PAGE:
The most original and successful English composer since the death of Benjamin Britten, Harrison Birtwistle is an acquired taste as a musical proposition but a completely irresistible and unassuming man.
He is the first to admit that his music can be tough, but it’s a toughness that comes from the natural world and the farm where he grew up.
He is witty, warm and altogether wonderful at dinner – of you can hear his furry voice above the din.
I cherish the times we spent together.
He’s 85 today.
Many happy returns, Harry.
Here’s something I wrote for an earlier anniversary:
…The problem with Birtwistle is that he is a one-off, an original. From the night in 1967 when Benjamin Britten and Peter Pears walked out of Punch and Judy, his first opera, muttering about “intolerable violence”, it should have been clear that he was never going to fit into any canon or convenient category, English or other.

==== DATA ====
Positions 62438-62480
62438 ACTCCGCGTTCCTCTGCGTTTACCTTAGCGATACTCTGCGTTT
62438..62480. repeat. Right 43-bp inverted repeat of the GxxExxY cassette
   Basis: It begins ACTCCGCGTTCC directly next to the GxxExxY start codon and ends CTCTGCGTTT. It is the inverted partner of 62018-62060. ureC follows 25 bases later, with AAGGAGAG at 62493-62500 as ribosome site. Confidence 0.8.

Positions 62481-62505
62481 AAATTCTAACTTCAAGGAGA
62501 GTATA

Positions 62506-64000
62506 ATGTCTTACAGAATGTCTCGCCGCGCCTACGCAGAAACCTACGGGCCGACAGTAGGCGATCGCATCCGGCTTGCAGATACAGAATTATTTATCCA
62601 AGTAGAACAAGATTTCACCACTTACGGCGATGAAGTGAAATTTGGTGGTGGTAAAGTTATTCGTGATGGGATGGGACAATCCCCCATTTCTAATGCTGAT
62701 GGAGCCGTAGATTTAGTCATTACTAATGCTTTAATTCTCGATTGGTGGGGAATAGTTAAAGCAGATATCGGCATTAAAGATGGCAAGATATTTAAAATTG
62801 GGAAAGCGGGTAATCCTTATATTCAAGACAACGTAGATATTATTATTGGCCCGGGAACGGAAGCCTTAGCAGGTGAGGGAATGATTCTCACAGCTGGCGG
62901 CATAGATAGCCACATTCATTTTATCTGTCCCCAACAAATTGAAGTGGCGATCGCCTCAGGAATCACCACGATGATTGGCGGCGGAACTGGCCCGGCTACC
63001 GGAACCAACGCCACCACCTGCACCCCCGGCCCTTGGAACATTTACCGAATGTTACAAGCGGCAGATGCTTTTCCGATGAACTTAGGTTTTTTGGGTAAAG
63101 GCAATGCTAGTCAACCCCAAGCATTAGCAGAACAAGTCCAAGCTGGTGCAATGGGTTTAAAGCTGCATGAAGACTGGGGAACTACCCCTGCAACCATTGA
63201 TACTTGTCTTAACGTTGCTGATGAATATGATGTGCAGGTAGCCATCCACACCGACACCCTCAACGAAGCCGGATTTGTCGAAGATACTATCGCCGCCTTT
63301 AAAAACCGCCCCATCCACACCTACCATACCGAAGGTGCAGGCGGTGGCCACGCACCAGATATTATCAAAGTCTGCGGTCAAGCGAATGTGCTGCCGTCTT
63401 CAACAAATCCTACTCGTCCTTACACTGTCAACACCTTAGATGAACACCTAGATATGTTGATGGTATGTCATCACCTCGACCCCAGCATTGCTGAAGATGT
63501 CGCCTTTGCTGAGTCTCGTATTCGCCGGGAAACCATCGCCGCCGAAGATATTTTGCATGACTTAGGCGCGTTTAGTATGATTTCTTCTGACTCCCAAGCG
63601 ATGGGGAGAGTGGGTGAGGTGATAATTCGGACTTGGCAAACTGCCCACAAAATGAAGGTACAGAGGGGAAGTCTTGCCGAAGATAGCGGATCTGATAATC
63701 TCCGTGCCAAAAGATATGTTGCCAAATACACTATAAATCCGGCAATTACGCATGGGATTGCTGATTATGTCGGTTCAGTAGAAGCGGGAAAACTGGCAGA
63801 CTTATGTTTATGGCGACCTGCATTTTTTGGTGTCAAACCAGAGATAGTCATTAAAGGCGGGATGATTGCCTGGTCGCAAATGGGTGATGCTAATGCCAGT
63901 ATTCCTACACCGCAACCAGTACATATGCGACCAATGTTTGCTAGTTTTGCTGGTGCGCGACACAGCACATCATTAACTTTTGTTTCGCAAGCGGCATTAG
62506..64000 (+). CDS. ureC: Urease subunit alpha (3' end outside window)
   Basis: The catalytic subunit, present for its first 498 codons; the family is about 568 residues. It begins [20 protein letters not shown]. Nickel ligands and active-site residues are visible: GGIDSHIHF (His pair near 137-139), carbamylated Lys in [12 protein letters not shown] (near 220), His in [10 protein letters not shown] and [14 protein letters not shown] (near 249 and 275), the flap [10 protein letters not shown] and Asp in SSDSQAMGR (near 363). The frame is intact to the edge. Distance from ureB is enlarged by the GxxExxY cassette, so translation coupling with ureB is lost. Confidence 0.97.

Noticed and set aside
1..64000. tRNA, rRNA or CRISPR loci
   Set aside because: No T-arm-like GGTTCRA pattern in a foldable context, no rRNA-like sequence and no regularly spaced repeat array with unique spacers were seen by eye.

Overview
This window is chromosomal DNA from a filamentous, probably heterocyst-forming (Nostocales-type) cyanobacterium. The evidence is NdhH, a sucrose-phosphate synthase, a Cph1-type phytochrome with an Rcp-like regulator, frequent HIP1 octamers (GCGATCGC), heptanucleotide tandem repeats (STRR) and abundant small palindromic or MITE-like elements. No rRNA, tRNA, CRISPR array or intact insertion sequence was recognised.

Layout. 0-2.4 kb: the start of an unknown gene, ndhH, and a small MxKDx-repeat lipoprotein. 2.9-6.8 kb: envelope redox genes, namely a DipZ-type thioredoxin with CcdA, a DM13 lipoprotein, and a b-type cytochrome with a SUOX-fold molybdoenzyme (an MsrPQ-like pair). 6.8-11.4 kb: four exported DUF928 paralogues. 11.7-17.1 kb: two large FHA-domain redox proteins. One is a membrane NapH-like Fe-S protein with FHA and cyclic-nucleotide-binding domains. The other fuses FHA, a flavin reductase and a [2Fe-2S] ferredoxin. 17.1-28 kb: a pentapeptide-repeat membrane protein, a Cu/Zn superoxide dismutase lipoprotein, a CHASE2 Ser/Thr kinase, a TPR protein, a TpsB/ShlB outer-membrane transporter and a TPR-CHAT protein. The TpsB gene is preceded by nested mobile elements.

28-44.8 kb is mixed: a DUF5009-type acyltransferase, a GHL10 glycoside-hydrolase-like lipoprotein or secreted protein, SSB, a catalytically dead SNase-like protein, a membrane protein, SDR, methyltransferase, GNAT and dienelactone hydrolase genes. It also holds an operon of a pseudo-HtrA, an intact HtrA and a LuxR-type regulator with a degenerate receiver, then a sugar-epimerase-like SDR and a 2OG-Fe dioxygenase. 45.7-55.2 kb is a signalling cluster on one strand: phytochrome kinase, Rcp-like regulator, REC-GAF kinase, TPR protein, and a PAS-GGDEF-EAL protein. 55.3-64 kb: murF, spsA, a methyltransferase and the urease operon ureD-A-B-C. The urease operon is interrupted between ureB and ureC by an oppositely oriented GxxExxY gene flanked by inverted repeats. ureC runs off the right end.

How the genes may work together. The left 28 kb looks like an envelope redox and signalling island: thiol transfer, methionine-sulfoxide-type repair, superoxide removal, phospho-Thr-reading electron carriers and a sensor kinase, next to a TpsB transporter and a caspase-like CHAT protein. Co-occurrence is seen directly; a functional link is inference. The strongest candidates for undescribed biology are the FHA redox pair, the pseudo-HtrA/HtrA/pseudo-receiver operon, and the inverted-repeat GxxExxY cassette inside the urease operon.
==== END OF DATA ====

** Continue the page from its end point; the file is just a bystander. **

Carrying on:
Birtwistle’s music sounds, on first hearing, extra-planetary, unfathomable. At second attempt, unaided, it gets no less weird. Yet I know no music of recent times that yields so easily to a key in the lock and, swinging open, delivers a sensation that is unearthly in the best sense of the word — that is to say, beyond earthbound imagination….
He cherishes the French pronunciation of his name — “Hérisson” — a hedgehog, a low and furtive creature that throws out spikes at a hint of danger. Birtwistle’s music is a bit like that, defending itself from casual acquaintance, forcing the listener to make a decision and pay attention. “None of that Classic FM rubbish,” he scoffs….
Read on here.
Earth Dances has been performed – and repeated – by the Berlin Philharminic, the Cleveland Orchestra, the Lucerne Festival Orchestra, Orchestre de Paris and many other international ensembles.